What time is it? Limited time! *ka-shink* That’s right, Limited season is upon us once again. Love it or love it, the PTQ halls are filled with the smell of freshly cracked boosters, and stamped product returns to Philadelphia for the Grand Prix this weekend. If you want general overstrokes of archetypes in the format and simple pick orders, there is plenty of such content out there to suit your mood. What I prefer to do in my Tips and Tricks series (is two a “series”?) is to discuss the micro rather than the macro. That is to say, I prefer to focus on overlooked or misunderstood cards, niche archetypes, interesting interactions or combos, and finding unique lines. Things that someone who is familiar with the format but may not draft quite as much as I do might not realize or see.
As Theros is still being used, I recommend checking out the first installment if you missed that. One that I forgot to mention in that piece is using Nylea’s Presence on your opponent’s land. Unless you plan on Peak Eruption them, the use of this would be to turn on your Sealock Monster, aka Sealocktopus, pre-monstrosity. Just be careful not to fix their mana by accident!
But now we have some godly afterbirth to sift through. Or at the very least, there are a bunch of new cards to play with. With which to play. Excuse me.
Not only do we have a lot of new cards to look at individually – as well as how they interact with one another – but also how they play with the Theros cards that we’ve already made up our minds on and may have to revisit and re-evaluate under this new context. Lots to do, so let’s begin.
Tap, Tap, Tap it in
Sudden Storm and Glimpse the Sun God are both much better in this format than they may appear, as a large percentage of games/decks are based around building up Voltron using a combination of Heroic, Bestow, Auras, and Monstrosity. Being able to put their pricey investments on ice can often be the difference between winning and losing a race. Doing so in a way that doesn’t release the bestowed creatures can be hard to come by and very helpful.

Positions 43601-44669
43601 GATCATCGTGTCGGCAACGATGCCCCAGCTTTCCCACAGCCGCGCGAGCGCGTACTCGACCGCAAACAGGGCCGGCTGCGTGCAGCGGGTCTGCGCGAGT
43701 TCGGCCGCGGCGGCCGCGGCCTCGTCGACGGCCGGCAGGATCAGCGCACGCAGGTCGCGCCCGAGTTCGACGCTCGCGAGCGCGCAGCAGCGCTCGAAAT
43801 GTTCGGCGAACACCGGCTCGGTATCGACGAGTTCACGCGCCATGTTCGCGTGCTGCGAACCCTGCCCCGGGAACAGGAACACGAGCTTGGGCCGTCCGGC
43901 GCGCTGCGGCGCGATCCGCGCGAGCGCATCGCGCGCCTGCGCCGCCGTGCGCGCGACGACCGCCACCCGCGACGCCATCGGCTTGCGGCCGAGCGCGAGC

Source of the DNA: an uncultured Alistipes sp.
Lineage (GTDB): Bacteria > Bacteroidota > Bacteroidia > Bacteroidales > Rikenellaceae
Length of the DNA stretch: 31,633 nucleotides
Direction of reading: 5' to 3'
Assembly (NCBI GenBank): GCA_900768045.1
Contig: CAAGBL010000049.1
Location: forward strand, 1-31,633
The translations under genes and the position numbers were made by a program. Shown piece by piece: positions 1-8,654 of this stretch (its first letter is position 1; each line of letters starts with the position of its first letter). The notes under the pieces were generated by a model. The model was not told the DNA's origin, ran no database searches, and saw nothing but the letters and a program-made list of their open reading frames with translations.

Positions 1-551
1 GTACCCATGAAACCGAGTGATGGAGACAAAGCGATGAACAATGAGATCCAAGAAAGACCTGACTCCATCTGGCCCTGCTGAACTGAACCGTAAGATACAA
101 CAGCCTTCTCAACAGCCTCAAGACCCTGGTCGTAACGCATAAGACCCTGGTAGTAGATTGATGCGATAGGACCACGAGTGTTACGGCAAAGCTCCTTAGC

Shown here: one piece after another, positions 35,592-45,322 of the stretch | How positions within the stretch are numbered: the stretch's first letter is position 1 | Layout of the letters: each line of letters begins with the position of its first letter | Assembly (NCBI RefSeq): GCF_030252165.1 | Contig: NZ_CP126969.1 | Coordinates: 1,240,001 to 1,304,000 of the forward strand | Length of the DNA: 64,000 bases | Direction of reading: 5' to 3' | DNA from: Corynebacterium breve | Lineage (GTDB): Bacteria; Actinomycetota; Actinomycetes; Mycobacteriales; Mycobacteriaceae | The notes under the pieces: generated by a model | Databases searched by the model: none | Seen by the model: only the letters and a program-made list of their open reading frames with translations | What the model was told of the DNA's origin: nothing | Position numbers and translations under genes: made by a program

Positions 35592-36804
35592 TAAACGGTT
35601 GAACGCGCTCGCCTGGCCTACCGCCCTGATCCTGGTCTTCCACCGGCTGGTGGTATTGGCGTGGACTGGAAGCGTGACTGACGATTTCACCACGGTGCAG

You can actually target your own creatures with these spells for Heroic triggers, which isn’t all that intuitive but can be quite profitable. This matters more for Glimpse, obviously, but I would be lying if I told you that I’ve never used Sudden Storm as a bad/expensive Warrior’s Lesson to trigger a couple of beefy green Heroic creatures to sneak in lethal damage. However, it works really well with Glimpse, as you can use it for value without locking out your creatures. This comes up a fair amount, whether it is announcing attackers, and then using it to “tap” your already-attacking creatures for their triggers while tapping down potential blockers, or on their turn to prevent attacks while snagging an extra trigger or two for your troubles.
Sudden Storm is also a card that works quite well in conjunction with Mnemonic Wall, as the “doesn’t untap” turn off that it grants you allows you to commit a turn to casting Mnemonic the Nummy to get it back in order to buy yourself even more time and get deeper into your deck.
As if all of that weren’t enough, you can also use them to turn on any Inspired creatures you have that can’t get through the old-fashioned way. Again, Glimpse is going to be a lot better for this.
Besides those tapping spells, there are other ways to manually turn on Inspired, the most obvious of which are Springleaf Drum and Retraction Helix. A bit slow and expensive but quite potent is that tongue-twister of a card, Siren-Song Lyre. While not usually the most desired card, it is quite good against Voltrons. Witches Eye technically turns on Inspired as well, but even I can’t endorse that one, and that’s saying something.
There are also supposedly offensive abilities that you can use on your own army to help with Inspiring your troops. You know, boost morale. Elite Skirmisher is a prime example of this type of trick to get your muse all horizontal-like. Skirmisher is to Glimpse as Wavecrash Triton is to Sudden Storm in regards to tagging your own people.
Leonin Snarecaster is another card that you may not think to target your own creatures with, so look for these opportunities as well. Ephara’s Warden is another card from Theros that is quite good for this. Already bordering just outside the range of playability, there are much higher incentives to play Natalie Portman with the introduction of Inspired creatures. At the very least she’s always been a decent enough sideboard card, and now there is another use for her on such occasions when she does come in off the bench.
While looking at Theros cards interacting with Inspired creatures, you’ll note that two of the most powerful triggers come tacked onto Aerie Worshippers and God-Favored General, both of which can be a bit finicky to get safely all the way across the battlefield, especially the latter. Some General he is. However, both of the aforementioned are Humans, meaning they can get across with a higher frequency astride a Cavalry Pegasus.
In a similar vein, things like Aqueous Form go up in value when you have one of these creatures that have their powerful triggers balanced by their difficulty to get across. Stratus Walk is a player for this role as well (and is a card that will be discussed at length in a bit).